Florence isn’t a bad place to go on a journey through Italian cooking. It’s got some fantastic restaurants, especially if you drift away from the tourist core to areas like Novoli and Santa Croce, where more local kitchens with simple Tuscan menus await. The things you should try to sample in this town are the rich Florentine steak known as bistecca, fatty lampredotto sandwiches, and porcini pasta.
Winner: Bologna – it’s the food capital of Italy.
Bologna or Florence for price?
Both these cities are in northern Italy, which is generally considered to be the more expensive part of The Boot. So, they certainly aren’t going to be the cheapest spots to visit in the land of pizza and pasta. But which one is the cheapest of the two?
We think you’ll find that prices are roughly in line for food and day-to-day outgoings. You’re probably looking at about €60 ($68) for a meal for two in a midrange restaurant including local wine (why wouldn’t you drink the local stuff?). Coffees range from about €1.20-1.40 ($1.36-1.82) a pop. Local transportation costs about €1.50-2 ($1.70-2.27) a ticket.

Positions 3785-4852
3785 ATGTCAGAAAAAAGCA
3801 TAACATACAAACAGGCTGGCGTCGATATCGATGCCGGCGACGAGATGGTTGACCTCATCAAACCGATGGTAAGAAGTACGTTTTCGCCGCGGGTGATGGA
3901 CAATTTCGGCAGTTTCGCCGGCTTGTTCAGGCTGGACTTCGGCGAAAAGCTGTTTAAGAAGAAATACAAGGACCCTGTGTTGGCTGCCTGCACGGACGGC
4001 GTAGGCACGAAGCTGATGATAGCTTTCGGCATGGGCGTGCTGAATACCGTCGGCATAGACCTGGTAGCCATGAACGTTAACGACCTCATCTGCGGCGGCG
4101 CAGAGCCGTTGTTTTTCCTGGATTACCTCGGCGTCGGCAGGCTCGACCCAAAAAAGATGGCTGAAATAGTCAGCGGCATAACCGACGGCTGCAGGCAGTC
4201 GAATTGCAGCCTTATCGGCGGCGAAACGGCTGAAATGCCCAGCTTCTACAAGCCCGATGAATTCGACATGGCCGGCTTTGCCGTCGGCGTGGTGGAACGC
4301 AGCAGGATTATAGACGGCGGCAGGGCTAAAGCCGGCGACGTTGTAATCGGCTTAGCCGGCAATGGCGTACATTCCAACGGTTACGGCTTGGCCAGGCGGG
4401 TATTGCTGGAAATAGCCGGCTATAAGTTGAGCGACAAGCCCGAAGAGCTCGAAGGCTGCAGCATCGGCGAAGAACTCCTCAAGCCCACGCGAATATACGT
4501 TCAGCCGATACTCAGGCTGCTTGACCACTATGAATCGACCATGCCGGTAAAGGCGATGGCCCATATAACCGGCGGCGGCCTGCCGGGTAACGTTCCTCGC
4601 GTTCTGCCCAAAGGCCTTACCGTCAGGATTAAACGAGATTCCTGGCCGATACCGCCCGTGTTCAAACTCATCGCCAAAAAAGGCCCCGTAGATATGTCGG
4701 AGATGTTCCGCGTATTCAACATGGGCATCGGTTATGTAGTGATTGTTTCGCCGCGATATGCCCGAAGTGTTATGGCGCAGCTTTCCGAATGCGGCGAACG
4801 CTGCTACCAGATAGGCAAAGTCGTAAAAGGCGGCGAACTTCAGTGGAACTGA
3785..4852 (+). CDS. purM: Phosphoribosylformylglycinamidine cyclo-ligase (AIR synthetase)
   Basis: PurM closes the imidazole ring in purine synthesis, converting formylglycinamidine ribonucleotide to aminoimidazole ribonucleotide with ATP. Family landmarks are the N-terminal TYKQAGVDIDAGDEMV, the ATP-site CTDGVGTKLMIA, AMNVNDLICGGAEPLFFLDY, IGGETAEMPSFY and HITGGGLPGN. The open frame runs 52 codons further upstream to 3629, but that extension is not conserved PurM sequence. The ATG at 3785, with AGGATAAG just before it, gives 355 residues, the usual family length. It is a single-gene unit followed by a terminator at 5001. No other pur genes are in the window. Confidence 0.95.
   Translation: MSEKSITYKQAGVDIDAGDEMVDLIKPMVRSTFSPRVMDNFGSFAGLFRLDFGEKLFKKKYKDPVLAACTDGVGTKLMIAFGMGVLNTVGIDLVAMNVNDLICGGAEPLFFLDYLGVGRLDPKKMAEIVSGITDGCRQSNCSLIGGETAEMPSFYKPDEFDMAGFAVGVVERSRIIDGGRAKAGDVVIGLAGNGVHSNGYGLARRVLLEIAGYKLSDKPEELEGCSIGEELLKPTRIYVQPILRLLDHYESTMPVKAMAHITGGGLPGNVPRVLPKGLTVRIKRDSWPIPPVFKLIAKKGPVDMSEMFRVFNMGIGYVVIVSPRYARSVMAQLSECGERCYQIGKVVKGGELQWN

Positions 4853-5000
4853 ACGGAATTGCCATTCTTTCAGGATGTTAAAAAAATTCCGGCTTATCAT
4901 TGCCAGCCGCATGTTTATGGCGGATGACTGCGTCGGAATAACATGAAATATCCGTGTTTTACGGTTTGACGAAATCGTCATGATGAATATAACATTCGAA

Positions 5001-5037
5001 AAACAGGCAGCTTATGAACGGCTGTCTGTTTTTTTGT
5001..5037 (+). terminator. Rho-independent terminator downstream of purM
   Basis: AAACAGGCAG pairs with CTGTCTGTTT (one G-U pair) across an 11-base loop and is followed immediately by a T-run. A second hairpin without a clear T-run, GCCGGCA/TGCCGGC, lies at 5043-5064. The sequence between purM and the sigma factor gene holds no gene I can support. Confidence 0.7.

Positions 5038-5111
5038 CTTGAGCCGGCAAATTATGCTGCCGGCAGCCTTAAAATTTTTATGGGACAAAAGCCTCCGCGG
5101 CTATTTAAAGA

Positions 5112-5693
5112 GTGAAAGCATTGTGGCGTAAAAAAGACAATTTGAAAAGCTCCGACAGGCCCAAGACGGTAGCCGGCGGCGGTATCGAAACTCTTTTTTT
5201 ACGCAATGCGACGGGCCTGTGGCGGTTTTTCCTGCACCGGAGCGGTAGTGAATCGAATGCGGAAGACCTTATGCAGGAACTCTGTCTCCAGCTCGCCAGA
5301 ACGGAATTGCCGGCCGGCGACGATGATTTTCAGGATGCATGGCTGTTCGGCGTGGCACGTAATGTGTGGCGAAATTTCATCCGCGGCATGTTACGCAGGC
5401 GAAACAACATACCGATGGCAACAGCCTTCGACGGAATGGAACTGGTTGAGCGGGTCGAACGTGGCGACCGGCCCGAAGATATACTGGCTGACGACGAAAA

Where Bologna and Florence differ on the price front is when it comes to hotels. Florence is WAY more popular than its Emilia-Romagna compadre in the peak summer months between June and August, which cranks up the cost of stays to almost astronomical levels – it’s easy to drop over $150 a night on something not that spectacular here, mainly because there’s so much competition for the best rooms.